• CSG selection: Does the applicant have a methodology in mind that will be used to assess the CSG’s leadership, managerial, organizational, planning, and financial management capabilities? How does the applicant plan to identify and select the CSGs that will be the project’s primary contact with communities or groups that will be assisted?
  • Community Selection: How will applicants identify the communities where they plan to work? Which factors will be emphasized in determining a community’s suitability for project assistance and the likelihood of success?
  • Training Plans: What types of training does the applicant expect to provide for CSG personnel and for the leaders and members of the communities or groups that will be assisted?
  • Confidence Building Activities: How do applicants plan to establish trust with the leaders and members of groups they plan to assist? How long does the applicant expect that it will take to establish trust with these groups? Will training or other activities be used to maintain or strengthen the groups’ trust during the life of the project?
  • Tools or Methodologies: What tools or methodologies will the applicant use to identify problems and issues, select development projects for each community, establish trust, or carry out implementation activities with assisted groups or communities? Will the tools or methodologies need to be reviewed or field tested before the implementing CSGs are trained in their use? How long does the applicant expect it will take for the implementing CSGs to become comfortable with these tools and methodologies and be able to use them effectively in selected communities?

Common Features of Successful Small Grant Projects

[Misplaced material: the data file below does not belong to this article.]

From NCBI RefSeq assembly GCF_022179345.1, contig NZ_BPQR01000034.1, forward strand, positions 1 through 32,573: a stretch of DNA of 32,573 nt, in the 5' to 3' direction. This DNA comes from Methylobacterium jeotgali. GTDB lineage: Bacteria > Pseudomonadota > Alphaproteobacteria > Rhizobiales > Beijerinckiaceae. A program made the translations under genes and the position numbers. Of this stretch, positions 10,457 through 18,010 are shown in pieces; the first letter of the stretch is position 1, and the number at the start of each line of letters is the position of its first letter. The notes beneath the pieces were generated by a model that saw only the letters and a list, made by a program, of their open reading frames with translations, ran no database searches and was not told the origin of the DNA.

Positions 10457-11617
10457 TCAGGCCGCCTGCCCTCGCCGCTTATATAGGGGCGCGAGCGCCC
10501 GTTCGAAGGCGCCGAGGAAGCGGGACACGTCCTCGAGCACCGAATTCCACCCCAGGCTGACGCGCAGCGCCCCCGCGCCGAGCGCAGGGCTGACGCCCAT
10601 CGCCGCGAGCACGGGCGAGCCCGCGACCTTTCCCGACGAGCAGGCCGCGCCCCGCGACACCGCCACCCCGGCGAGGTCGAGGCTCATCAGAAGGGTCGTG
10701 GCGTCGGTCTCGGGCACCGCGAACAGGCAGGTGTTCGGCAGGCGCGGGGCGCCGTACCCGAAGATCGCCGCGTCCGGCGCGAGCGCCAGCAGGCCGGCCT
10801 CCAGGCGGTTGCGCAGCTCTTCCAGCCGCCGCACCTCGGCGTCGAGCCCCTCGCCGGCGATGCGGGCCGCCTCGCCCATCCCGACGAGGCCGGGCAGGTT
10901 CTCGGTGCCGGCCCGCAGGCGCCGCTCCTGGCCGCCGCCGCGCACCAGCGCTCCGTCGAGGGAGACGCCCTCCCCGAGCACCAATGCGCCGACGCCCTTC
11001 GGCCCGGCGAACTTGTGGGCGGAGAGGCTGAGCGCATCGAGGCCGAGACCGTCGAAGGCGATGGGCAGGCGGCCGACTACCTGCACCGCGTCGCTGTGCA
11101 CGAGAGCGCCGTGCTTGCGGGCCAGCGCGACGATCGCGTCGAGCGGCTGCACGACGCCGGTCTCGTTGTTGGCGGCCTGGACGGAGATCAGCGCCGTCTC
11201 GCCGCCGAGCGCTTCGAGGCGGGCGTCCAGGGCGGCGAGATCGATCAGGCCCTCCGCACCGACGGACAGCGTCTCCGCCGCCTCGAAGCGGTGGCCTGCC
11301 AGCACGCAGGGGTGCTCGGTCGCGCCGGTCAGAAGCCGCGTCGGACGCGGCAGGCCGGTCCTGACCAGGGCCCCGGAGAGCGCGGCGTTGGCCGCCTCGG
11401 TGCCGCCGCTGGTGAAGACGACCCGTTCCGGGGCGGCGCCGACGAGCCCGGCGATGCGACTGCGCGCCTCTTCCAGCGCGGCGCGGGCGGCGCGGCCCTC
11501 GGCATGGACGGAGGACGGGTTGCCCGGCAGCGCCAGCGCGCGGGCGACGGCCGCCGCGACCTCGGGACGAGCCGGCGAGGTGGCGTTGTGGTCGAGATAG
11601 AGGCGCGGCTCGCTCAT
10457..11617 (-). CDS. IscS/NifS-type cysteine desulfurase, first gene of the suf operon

USAID experience with local development projects suggests that successful community engagement grant programs often include many of the following features:

  • Members of the assisted community are provided ample opportunities to participate in the identification of problems as well as the selection and design of subprojects;
  • Sub-projects include a grantee contribution that may be provided in labor, land, materials, and/or cash;
  • The budget for the first sub-project in an assisted community includes all of the technical, material, legal, labor and other support that will be needed and shows clearly what the community will contribute as well as what the USG will contribute.
  • Leadership skills are strengthened through a combination of training and mentoring that is focused on each individual future leader;
  • A stronger organizational structure is achieved through a combination of mentoring and training sessions that are focused on the group.

Small projects are preferred when a group begins to work in a new community, because they allow the community to build organizational and administrative experience, structures and confidence through achievement of small victories.

Sub-projects are selected that are important for the entire community, can be planned and constructed quickly and that have a tangible, visible benefit;